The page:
Ripple (XRP) is a cryptocurrency often compared with Bitcoin. After all, they do have a few things in common–both have gained reputations as large-market cap networks with potential to be adopted by the financial industry.
However, there is one key difference between Bitcoin and Ripple: Ripple is not actually based on blockchain technology. Instead, Ripple’s underlying technology is a similar kind of consensus-based distributed ledger.
Ripple’s ledger uses a HashTree to summarize groups of transaction data into a single value. That value is then broadcast across validating servers for confirmation. Ripple’s creators argue that this kind of consensus makes Ripple’s products (XRP, the RippleNet, xCurrent, xRapid, and xVia) well-suited for enterprise.
At press time, Ripple was the third largest crypto project by market cap. Even with the months of industry-wide market cap doldrums, Ripple is among the most popular coins on leading exchanges and vendors, such as eToro. In this article we will outline certain factors to consider when purchasing Ripple.
Ripple’s Technological Basis
Along with enterprise adoption, Ripple Labs is focused on building networks for sending and receiving remittances (payments across borders.)
Before Ripple Labs, the SWIFT international payment protocol (used by banks to send intranational and international transactions) basically had no viable competitors. However, many argue that Ripple and could render SWIFT obsolete.
RippleNet, the network underlying XRP, is capable of instantaneously transferring money across the globe. As such, it has been adopted by a growing number of financial institutions, Santander and Moneygram among them.
It is important to note that although these institutions have adopted the RippleNet, they don’t actually use XRP in their transactions. Still, Ripple’s robust list of partnerships is a testament to the technology of the entire Ripple ecosystem.
Cultivating Media Interest
Ripple’s team of finance, technology, and fintech experts has demonstrated their belief that a focus on partnerships and customer acquisition is a vital route for emerging technology companies to get their feet off the ground. Ripple currently has more than 75 clients who actively use the RippleNet.
In addition to establishing a customer-base, Ripple has used strategic partnerships to create a certain ‘hype’. While this hype has evolved into organic press, Ripple is also putting much effort into building its media presence and coverage.
In the cryptocurrency world, press is extremely important: there is almost a measurable correlation between the amount of coverage a particular cryptocurrency gets and its valuation. Therefore, a powerful positive media presence is very important to a coin’s future.
South Korean Ripple Holders Have a Large Influence Over XRP…
The three biggest Korean crypto exchanges make up more than 50 percent of the trade in XRP every day. This became apparent on January 8th, 2018, when CoinMarketCap abruptly (and accidentally) removed Korean exchanges from its pricing statistics, causing $200 million dollars in XRP to temporarily vanish.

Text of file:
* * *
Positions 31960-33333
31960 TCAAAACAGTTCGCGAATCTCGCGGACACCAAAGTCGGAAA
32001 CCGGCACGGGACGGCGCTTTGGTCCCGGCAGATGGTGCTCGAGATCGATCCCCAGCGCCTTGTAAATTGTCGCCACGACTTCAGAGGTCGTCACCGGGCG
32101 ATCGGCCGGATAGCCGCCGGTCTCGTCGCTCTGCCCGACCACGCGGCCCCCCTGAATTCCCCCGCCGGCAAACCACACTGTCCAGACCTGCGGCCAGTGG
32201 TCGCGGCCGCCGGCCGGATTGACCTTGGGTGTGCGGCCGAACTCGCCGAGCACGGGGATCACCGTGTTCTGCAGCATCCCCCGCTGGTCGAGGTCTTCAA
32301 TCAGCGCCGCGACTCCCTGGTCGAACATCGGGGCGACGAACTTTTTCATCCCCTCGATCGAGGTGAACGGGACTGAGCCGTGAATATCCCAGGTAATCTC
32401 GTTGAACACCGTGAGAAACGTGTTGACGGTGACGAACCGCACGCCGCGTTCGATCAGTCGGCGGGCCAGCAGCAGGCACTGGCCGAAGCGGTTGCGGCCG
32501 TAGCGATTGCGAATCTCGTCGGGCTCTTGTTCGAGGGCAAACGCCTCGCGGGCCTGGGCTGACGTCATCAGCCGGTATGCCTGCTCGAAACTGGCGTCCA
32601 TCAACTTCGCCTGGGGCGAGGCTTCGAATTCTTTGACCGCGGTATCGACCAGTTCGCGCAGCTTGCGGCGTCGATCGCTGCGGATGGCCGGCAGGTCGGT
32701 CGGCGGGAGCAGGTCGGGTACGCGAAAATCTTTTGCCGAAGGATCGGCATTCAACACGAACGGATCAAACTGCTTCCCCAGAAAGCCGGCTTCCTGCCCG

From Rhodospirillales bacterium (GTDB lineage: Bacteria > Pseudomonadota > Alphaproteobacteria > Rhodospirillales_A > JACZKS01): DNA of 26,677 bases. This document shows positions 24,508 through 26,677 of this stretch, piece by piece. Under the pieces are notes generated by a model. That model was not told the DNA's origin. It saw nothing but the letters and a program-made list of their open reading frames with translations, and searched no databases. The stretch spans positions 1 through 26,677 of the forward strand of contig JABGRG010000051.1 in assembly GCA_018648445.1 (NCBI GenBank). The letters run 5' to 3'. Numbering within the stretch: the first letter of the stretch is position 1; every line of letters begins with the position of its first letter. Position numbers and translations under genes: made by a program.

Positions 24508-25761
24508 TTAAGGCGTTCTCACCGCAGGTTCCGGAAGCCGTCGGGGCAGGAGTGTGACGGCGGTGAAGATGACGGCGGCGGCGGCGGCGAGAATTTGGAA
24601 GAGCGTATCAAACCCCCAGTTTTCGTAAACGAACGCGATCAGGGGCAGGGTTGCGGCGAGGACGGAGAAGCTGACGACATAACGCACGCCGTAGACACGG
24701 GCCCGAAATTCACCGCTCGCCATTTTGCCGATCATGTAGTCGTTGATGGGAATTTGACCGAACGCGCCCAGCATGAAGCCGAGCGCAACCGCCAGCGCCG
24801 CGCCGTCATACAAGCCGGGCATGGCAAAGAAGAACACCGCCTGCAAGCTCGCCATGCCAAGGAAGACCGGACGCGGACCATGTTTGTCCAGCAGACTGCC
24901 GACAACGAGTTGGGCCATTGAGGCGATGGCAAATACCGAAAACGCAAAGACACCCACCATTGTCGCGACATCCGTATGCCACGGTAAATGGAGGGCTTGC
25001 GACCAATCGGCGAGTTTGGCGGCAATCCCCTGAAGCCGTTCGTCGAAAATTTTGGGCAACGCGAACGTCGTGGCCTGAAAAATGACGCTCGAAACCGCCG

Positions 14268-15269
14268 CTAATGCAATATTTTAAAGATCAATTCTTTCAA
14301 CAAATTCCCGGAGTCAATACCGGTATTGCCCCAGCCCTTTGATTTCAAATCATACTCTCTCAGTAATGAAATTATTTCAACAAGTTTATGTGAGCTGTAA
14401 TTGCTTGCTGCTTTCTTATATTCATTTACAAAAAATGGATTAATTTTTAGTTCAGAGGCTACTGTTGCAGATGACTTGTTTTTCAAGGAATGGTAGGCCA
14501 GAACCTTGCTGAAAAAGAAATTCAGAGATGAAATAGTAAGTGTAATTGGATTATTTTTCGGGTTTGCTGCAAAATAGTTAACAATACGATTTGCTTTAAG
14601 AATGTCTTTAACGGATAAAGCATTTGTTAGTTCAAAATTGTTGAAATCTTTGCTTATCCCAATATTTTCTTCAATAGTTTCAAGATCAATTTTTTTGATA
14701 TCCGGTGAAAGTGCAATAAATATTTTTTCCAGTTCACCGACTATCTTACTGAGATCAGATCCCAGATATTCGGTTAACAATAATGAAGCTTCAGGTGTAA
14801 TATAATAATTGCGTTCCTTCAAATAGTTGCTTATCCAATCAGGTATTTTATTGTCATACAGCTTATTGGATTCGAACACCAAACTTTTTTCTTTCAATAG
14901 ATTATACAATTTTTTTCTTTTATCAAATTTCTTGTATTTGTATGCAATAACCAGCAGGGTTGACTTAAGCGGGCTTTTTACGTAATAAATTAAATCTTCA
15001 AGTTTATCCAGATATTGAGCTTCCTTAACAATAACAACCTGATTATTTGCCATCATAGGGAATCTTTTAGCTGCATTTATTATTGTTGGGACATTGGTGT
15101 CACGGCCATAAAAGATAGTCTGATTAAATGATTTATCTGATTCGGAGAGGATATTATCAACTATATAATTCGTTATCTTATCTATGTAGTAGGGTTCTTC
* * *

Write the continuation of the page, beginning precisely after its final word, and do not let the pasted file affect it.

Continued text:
Just four days earlier, on January 4th, 2018m XRP hit its all-time high of $3.84. On that very day, Bithumb, the largest South Korean cryptocurrency exchange, showed XRP levels of trade at about $4.47.
This made clear that a roughly 16.5 percent premium exists on the South Korean exchanges.
However, time has shown that this premium may have been a temporary effect. Since January 4th, the price difference in XRP on South Korean exchanges compared to other exchanges listed on CoinMarketCap has been whittled down to $0.01 (at press time.)
…And As Such, South Korean Government Regulations on Crypto Have a Similar Effect
In recent times, South Korean banks have tightened the regulatory belt when it comes to cryptocurrency.
Earlier this year, they announced that traders and exchanges were under threat of having accounts frozen if they did not comply with the country’s anti-money laundering regulations. This would result in facing not being able to move their national currencies into crypto trading accounts situated in South Korea.
Those changes evidently curb the flow of people and money moving into the crypto markets. Because so much Ripple was (and ostensibly is) held in South Korea, the dampening effect of regulations on the markets had a disproportionate effect on the price of XRP.
The Future of Ripple
The cryptocurrency markets at large remain at a plateau. With a quickly-changing global regulatory climate, the entire industry seems to be ‘on hold.’
Ripple is not an exception of this trend. While the price of XRP has fluctuated to some degree over the past several months, XRP sits close to where it did in March.
If Ripple can continue to build relationships with financial institutions and continue its strong relationship with the media, it may just have a fighting chance at surviving in the long-term. As always, however, the future has not been written yet.